On the various forces of nature and their relations to each other/Lecture I

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It grieves me much to think that I may have been a cause of disturbance in your Christmas arrangements[1], for nothing is more satisfactory to my mind than to perform what I undertake; but such things are not always left in our own power, and we must submit to circumstances as they are appointed. I will to-day do my best, and will ask you to bear with me if I am unable to give more than a few words; and as a substitute, I will endeavour to make the illustrations of the sense I try to express as full as possible; and if we find by the end of this lecture that we may be justified in continuing them, thinking that next week our power shall be greater,—why, then, with submission to you, we will take such course as you may think fit,—either to go on, or discontinue them: and although I now feel much weakened by the pressure of illness (a mere cold) upon me, both in facility of expression and clearness of thought, I shall here claim, as I always have done on these occasions, the right of addressing myself to the younger members of the audience. And for this purpose, therefore, unfitted as it may seem for an elderly infirm man to do so, I will return to second childhood and become, as it were, young again amongst the young.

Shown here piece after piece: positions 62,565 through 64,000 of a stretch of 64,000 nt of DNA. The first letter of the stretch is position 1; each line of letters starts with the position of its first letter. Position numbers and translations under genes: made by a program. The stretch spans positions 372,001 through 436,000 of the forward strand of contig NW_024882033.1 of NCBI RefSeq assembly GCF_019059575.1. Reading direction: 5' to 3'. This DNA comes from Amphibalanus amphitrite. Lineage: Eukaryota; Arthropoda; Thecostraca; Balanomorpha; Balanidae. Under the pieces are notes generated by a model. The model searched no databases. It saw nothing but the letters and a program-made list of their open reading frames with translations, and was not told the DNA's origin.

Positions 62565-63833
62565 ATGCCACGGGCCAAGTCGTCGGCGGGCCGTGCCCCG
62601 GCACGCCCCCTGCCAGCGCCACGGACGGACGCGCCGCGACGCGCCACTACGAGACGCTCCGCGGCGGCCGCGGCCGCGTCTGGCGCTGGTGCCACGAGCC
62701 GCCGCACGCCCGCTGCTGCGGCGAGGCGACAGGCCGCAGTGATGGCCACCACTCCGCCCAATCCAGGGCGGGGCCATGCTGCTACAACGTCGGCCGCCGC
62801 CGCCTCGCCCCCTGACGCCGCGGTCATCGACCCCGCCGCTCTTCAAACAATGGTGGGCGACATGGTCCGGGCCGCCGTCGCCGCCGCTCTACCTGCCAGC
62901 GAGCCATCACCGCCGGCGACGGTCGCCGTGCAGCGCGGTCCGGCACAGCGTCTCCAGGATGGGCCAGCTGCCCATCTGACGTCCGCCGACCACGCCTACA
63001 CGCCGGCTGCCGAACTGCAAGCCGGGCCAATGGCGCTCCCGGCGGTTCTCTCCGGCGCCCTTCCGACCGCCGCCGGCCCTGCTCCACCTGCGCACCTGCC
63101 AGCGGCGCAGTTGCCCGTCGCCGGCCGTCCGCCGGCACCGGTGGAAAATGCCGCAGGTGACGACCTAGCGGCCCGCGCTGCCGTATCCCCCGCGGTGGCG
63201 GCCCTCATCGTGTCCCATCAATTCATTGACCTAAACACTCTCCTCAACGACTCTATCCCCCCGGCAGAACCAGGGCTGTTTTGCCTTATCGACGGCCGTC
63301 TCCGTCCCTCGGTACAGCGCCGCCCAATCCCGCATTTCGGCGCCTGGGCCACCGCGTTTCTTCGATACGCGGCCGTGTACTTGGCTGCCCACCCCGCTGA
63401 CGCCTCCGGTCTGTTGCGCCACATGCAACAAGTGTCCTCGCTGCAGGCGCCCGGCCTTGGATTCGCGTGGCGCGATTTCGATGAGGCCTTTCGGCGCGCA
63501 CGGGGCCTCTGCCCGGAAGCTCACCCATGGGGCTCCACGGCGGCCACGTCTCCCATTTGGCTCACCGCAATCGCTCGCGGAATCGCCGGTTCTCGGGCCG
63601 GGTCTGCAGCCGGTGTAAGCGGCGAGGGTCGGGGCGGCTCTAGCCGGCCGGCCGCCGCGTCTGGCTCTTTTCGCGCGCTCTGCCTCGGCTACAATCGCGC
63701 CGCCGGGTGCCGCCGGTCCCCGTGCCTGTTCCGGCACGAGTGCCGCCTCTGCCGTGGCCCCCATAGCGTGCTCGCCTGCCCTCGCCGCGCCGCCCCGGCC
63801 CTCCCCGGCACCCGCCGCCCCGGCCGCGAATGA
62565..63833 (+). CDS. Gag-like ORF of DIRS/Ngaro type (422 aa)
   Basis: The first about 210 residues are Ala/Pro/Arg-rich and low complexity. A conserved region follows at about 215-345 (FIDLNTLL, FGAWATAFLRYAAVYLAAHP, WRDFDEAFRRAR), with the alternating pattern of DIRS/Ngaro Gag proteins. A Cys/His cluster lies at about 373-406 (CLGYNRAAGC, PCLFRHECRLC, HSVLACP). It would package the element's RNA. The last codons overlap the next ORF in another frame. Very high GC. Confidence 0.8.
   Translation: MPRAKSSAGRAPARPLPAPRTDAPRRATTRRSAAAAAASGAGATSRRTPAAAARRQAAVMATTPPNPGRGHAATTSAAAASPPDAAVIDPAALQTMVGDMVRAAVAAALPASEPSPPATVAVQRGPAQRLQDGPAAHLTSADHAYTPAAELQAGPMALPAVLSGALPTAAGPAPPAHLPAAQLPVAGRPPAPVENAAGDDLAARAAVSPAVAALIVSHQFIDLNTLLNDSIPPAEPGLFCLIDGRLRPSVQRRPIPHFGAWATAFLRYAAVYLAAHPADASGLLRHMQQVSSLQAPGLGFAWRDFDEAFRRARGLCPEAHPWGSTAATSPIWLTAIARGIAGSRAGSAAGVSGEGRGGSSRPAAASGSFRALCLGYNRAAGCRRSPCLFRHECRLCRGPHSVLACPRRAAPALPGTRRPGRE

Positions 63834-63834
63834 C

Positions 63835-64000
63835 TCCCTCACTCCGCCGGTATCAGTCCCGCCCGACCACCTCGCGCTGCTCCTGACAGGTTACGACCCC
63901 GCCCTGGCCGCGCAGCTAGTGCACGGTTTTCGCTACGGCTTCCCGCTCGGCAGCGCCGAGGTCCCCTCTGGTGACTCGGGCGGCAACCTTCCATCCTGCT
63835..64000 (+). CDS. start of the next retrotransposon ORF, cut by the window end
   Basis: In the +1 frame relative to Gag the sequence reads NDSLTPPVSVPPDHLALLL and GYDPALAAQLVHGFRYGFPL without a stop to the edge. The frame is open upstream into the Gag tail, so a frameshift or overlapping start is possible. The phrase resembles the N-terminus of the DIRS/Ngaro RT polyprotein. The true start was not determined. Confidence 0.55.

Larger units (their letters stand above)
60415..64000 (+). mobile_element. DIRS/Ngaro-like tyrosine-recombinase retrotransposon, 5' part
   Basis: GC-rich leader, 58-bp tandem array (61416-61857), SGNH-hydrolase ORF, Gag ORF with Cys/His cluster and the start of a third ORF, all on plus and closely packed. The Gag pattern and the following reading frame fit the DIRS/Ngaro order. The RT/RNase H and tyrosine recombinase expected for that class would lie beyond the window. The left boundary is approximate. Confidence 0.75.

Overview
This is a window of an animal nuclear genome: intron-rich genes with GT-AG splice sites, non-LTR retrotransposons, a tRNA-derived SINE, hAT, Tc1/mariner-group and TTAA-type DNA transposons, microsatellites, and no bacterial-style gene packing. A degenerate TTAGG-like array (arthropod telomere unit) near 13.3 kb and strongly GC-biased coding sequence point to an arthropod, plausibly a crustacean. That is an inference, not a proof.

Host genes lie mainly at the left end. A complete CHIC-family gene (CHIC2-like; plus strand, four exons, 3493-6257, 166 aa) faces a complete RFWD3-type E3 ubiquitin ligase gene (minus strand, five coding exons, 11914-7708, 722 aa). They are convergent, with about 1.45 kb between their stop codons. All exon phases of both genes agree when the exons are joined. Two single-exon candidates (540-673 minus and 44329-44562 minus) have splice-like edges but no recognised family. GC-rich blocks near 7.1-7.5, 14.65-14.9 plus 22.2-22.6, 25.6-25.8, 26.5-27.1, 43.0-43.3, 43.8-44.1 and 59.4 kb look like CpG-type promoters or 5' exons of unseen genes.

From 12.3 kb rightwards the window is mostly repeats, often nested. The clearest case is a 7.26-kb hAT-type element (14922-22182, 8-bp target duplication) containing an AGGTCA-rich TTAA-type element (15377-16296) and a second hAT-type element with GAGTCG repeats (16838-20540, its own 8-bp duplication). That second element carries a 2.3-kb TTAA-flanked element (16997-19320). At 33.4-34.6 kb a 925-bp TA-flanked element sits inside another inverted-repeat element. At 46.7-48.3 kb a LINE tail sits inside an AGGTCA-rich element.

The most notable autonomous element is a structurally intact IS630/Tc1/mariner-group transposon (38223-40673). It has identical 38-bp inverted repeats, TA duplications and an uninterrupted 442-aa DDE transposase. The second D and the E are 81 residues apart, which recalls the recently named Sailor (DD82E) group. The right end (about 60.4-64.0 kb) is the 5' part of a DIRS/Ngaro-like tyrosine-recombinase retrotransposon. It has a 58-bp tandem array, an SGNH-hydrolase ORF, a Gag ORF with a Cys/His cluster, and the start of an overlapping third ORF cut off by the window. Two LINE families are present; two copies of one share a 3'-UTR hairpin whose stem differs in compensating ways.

Let us now consider, for a little while, how wonderfully we stand upon this world. Here it is we are born, bred, and live, and yet we view these things with an almost entire absence of wonder to ourselves respecting the way in which all this happens. So small, indeed, is our wonder, that we are never taken by surprise; and I do think that, to a young person of ten, fifteen, or twenty years of age, perhaps the first sight of a cataract or a mountain would occasion him more surprise than he had ever felt concerning the means of his own existence,—how he came here; how he lives; by what means he stands upright; and through what means he moves about from place to place. Hence, we come into this world, we live, and depart from it, without our thoughts being called specifically to consider how all this takes place; and were it not for the exertions of some few inquiring minds, who have looked into these things and ascertained the very beautiful laws and conditions by which we do live and stand upon the earth, we should hardly be aware that there was anything wonderful in it. These inquiries, which have occupied philosophers from the earliest days, when they first began to find out the laws by which we grow, and exist, and enjoy ourselves, up to the present time, have shewn us that all this was effected in consequence of the existence of certain forces, or abilities to do things, or powers, that are so common that nothing can be more so; for nothing is commoner than the wonderful powers by which we are enabled to stand upright—they are essential to our existence every moment.